IDRC paper development workshop or "Nerds at work to find solutions for some big problems" Day 4

Second to last day and still no photos, sorry ... maybe I will ask someone to send me one of the dozen or so group photos we took last night!

I have forgotten to mention something that I actually tweeted - we are doing a lot of SPSS training (sigh) but it provides very good opportunities for nerd jokes (and yes, it is a great way to make the most of the rich and wonderful data we have and it is one of the best ways we have to test theory, test hypotheses and maybe even start to build some theory for the MENA region). OK, back to the nerd jokes, which are funnier than you may think (and really this is such a funny group, I laugh so much (maybe to hide the pain of SPSS).

OK, the joke already - in statistics things are "significant" when the relationship between the variables means that something is there and not just by chance or randomness (don't think that is a word, but you know what I mean). BUT - relevance means researchers should care about it - or it is interesting (e.g. UAE is a smaller country than Saudi Arabia) - so, kind of a running joke is about things being "significant, but not relevant". Hmmmmmm - ok, maybe you have to be there to get it, but really, in context and in that room sitting around that big table it is super funny!

But, what did we discuss today - well in the morning it was the impact of networking on the innovativeness of entrepreneurs - e.g do they offer products and services that others don't, that are new to the market, etc. By the way - UAE is tops on innovativeness for MENA countries... but really, it has more to do with the fact that we have more opportunity driven entrepreneurship than necessity driven entrepreneurship (no one needs to start a business to eat in the UAE, we are very very lucky that way). And still with all that, when compared with the rest of the world, the UAE is kind of low ...

The literature tells us that networks support innovation, because we have access to more information and therefore should be better informed of what is going on in the market and have more opportunities to hear about or see opportunities... but how are networks good and how could governments and NGOs working in the region support these networks.

Not surprisingly, when entrepreneurs mainly seek out advice with their family or close network - innovation is not often a result. Not surprising, our family and friends mainly (unless they live overseas or something) see and hear what we see and hear - so no really "new" or "novel" information.

I kind of had more moments of reflection today - because MENA entrepreneurs (in general) don't really take advantage of the "network" effect as much as other places - but why? Is it that the advice given by workplace, professional and market actors worse or of poorer quality than in other parts of the world - hmmmm, maybe.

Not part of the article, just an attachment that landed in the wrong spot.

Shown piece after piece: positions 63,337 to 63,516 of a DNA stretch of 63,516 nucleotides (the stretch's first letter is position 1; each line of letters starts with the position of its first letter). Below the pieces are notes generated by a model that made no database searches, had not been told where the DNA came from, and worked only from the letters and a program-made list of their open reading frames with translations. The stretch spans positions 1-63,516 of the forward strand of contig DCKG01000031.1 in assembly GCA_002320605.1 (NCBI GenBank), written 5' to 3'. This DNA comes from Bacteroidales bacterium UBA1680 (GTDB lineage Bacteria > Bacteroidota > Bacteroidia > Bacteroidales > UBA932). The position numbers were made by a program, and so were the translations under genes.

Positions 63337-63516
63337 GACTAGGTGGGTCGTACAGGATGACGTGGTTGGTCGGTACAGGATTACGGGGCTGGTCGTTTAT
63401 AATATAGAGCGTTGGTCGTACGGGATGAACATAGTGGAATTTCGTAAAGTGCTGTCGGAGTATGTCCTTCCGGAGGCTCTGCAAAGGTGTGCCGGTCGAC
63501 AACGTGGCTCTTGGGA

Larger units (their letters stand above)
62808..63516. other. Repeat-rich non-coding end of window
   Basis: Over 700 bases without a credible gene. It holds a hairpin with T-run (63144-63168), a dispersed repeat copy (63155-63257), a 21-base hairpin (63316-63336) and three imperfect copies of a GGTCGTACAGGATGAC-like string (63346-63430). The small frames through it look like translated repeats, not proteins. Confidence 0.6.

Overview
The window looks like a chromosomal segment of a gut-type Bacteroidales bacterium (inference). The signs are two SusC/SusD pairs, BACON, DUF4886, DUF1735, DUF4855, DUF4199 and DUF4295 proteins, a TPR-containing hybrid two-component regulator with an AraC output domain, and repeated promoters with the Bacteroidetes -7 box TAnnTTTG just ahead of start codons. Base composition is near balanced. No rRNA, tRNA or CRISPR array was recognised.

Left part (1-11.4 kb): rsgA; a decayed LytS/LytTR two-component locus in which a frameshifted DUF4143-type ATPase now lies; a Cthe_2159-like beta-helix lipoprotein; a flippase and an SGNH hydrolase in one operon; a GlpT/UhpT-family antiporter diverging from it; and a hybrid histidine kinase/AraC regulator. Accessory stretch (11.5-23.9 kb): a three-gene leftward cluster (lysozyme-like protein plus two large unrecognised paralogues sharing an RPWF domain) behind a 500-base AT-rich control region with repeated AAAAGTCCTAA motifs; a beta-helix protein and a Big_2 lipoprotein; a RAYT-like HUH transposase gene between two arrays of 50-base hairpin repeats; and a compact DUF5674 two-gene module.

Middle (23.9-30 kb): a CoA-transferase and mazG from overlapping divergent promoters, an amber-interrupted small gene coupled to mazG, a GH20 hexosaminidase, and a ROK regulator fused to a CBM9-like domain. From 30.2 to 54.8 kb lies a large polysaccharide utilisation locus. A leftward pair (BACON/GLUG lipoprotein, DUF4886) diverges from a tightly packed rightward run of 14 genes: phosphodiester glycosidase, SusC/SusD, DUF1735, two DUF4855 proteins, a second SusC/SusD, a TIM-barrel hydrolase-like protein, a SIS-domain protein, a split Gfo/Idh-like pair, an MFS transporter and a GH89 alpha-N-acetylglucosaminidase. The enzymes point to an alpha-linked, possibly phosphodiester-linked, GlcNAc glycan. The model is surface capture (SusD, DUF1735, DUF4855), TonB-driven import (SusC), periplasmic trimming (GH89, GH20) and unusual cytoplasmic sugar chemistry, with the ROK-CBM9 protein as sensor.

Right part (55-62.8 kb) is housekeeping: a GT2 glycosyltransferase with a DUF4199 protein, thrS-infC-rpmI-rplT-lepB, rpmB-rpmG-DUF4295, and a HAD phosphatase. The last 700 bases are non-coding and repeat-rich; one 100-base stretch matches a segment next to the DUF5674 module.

Or, could it be that entrepreneurs in the region (in general) are not able to turn advice (or information) into knowledge or action because THEY do not have the necessary  education, skills or experience needed to turn information into knowledge into value (OK - my PhD thesis might have been on a very similar theme, but I think I am right).

But - good news, governments can more easily improve the skills of entrepreneurs than the professional, banking and regulatory system in their countries!

One last aside for this shorter than normal blogpost (I am super tired) - when we talk about MENA, we really cannot ignore God - most of the residents and entrepreneurs are Muslim and practising - and I think an understanding of that (especially for non - Muslim researchers like myself) is important for understanding the phenomenon of entrepreneurship.

Now, this was a private discussion and not in any way part of the official agenda for the meeting (said to reassure my secular Canadian readers), but this is my blog, so I will let you know about it!

We talked about the role that God plays in life, many in the West seem to believe that Muslims believe that God dictates all, but not exactly. We realised that we all (in the mini-discussion) come from traditions where we say that God helps those who help themselves – I think in the MENA region we can’t ignore God and religion in any phenomenon.

Finally, another last thing (reread my notes and realised I wanted to talk about this). Innovativeness is most linked (in a significant way) to the existence of an international network. In other words, the use of international networks has a significant and relevant affect on the innovativeness of entrepreneurial firms and the goods and services they offer. We tested this with the data a couple of ways, first we used a complex model, which was the same result of the simpler model and reflected the observations I have made through interviews and contacts with entrepreneurs in the UAE (and Dr. Victor had the same observation).

So, we may use many different methods to arrive at the same understanding - sometimes in research all roads do seem to lead to Rome.

À demain!

1 comment:

  1. :-)
    nice to read an experience of meeting SPSS...
    in action....
    ...heading for last day now ....exhausted, nearly..